Reaching Out

stop-end-violence_0

Hey guys,

The issue of violence has been bothering not only me but communities worldwide for quite sometime. Especially in my own home community of Manitoba, Canada where each day I’m constantly greeted with posts about missing persons, news reports announcing more and more violent events. I feel like violence is more prominent here in Canada that it has been ever before and it feels like it won’t ever stop. I can’t help to think of those effected by violence such as the families and communities with the growing cases of over 1181 missing and murdered indigenous women in Canada alone. The fact that verbal, sexual, physical and emotional abuse is still effecting families all over the world. The fact that a girl as young as 6 was found in critical condition after being sexually assaulted and left outside in the snow. The fact that a 13 year old girl was sexually assaulted and later found bound in our local river; tragedies such as this with victims too young for such awful things to happen to them as well the fact that abductions, wars, and many more horrific tragedies continue to happen each day.

One particular experience has stuck with me when I was at a performance for a group of elderly tourists from the U.S, one lady asked,

“The Native American people here in Canada are treated much better here though than in the U.S right?”

After that question, we all looked at each other and continued to say,

“We wouldn’t say that, our government system isn’t cooperating well with us and let alone the fact that there is over 1800 cases of missing and murdered indigenous women and girls that are often unsolved.”

At that moment we were greeted with gasps, disbelief, enormous amount of questions such as why? what’s being done? why is this happening? It was so incredibly overwhelming to learn that these individuals had never heard of what was happening and that there is probably much more individuals out there who aren’t aware. This one moment has stuck with me ever since that day. There is so much more we can be doing to outweigh the bad with the good and so much more work for us to do in terms of becoming aware ourselves and educating others on what’s happening.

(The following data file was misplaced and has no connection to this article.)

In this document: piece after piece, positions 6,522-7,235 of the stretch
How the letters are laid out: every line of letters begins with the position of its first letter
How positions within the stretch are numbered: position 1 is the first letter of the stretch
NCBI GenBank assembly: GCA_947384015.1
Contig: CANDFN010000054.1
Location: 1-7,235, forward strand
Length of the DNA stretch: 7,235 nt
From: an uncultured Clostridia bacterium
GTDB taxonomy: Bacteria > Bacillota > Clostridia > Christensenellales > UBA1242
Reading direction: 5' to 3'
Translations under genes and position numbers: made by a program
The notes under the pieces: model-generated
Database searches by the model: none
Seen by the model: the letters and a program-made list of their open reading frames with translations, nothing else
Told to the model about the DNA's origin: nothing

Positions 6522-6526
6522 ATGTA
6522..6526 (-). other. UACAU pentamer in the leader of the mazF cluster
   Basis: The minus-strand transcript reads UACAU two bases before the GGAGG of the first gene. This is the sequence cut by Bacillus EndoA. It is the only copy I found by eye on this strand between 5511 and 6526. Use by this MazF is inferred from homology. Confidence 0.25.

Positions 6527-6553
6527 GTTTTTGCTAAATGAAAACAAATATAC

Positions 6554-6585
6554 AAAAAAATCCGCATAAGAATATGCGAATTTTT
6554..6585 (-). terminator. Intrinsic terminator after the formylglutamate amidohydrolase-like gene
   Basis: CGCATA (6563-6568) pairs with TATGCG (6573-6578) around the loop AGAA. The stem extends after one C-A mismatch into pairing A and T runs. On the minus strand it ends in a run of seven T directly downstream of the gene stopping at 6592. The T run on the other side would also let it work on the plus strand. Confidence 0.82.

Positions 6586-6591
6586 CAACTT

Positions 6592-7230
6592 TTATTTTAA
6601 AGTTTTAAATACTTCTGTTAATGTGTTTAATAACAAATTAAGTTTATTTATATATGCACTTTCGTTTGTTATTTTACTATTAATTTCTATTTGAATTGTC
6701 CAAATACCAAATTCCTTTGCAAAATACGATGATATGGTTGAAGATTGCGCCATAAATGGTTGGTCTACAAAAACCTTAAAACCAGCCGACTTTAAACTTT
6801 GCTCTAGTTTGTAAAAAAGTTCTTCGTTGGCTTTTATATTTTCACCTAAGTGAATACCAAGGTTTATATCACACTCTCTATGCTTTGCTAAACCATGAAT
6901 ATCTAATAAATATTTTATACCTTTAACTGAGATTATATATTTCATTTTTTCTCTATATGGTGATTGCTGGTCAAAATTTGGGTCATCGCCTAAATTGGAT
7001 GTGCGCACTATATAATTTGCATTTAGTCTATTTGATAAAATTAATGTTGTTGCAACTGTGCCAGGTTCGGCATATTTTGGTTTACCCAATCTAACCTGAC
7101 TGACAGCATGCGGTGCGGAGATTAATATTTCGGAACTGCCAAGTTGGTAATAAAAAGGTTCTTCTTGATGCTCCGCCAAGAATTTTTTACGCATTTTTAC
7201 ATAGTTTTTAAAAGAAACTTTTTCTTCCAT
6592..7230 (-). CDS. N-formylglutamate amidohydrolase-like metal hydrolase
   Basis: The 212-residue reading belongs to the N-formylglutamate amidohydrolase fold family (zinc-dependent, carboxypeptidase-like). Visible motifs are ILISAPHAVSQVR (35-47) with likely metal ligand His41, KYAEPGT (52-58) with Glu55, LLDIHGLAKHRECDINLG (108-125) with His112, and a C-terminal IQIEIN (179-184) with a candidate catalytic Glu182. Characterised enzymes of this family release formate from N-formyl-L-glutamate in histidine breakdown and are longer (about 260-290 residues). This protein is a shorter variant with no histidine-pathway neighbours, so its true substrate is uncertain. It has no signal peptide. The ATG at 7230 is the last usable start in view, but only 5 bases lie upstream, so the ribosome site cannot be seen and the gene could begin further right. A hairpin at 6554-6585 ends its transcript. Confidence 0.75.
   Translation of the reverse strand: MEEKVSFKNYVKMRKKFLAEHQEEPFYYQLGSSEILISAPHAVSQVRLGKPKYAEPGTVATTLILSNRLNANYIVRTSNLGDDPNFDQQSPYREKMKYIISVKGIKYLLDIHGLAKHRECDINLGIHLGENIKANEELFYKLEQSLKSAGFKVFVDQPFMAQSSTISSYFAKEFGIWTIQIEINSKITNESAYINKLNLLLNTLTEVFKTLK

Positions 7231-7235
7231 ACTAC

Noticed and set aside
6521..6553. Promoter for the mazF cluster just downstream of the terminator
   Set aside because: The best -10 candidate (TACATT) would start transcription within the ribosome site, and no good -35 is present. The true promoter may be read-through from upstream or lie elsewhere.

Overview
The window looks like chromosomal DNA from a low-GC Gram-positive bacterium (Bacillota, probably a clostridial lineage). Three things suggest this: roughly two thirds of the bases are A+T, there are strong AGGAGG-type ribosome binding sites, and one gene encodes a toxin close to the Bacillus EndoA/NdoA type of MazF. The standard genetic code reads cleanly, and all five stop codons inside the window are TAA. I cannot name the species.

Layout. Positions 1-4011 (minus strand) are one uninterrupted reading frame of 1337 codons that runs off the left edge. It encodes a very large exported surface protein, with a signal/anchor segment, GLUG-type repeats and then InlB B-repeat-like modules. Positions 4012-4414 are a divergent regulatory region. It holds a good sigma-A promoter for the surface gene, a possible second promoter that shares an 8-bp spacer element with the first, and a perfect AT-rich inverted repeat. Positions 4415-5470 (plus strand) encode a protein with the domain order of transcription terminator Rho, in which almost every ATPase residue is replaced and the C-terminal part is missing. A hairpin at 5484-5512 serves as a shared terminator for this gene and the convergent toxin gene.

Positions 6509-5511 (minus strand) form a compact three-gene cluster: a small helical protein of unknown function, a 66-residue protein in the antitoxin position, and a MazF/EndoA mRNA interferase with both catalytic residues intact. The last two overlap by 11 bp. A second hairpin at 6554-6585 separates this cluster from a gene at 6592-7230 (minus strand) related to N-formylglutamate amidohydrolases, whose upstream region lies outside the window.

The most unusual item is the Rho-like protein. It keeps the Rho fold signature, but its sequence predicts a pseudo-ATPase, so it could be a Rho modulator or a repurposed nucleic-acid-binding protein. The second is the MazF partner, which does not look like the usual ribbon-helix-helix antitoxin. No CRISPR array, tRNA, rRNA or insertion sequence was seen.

I recently read Michael Champagnes post concerning violence as well and how important it is so spread love, spread awareness and even come together to pray in whatever form that may be. It inspired me to extend that invitation, to ask all that are reading this right now to find extra little ways to spread that love, to become aware of what’s going on, to begin more dialogue about the truth and to pray. Pray for the families who have lost loved ones, pray for those children living in fear, pray for world leadership to find ways to handle conflict in sincere and non-violent ways, pray for the world.

Let’s acknowledge and focus on the positive but remembering to keep ourselves aware and educated of what’s going on. There will always be good with the bad but if we all look out for each other, lend a supportive shoulder to cry on, lend a helping hand, come together and hope for the future, we just may create a beautiful contagious array of hope and love.

I hope you’ve made it to this point and thank you so much for hearing me out. I know for myself I will continue to focus on those who are doing good, to teach those around me the importance of respect and love, to continue to support families and communities who need it and find those small ways to help implant that positivity.

Pass On The Message
Love You All
– Shan

Travelled Northern Manitoba

IMG_6623

IMG_6636IMG_6649IMG_6632

I’M BACK!

Hello wonderful people! I feel like I haven’t written a post in a very long time & that is true so I am sorry for the lack of content & for my foolish unmotivated ways. Anyways… I have a nice adventure to fill you in on!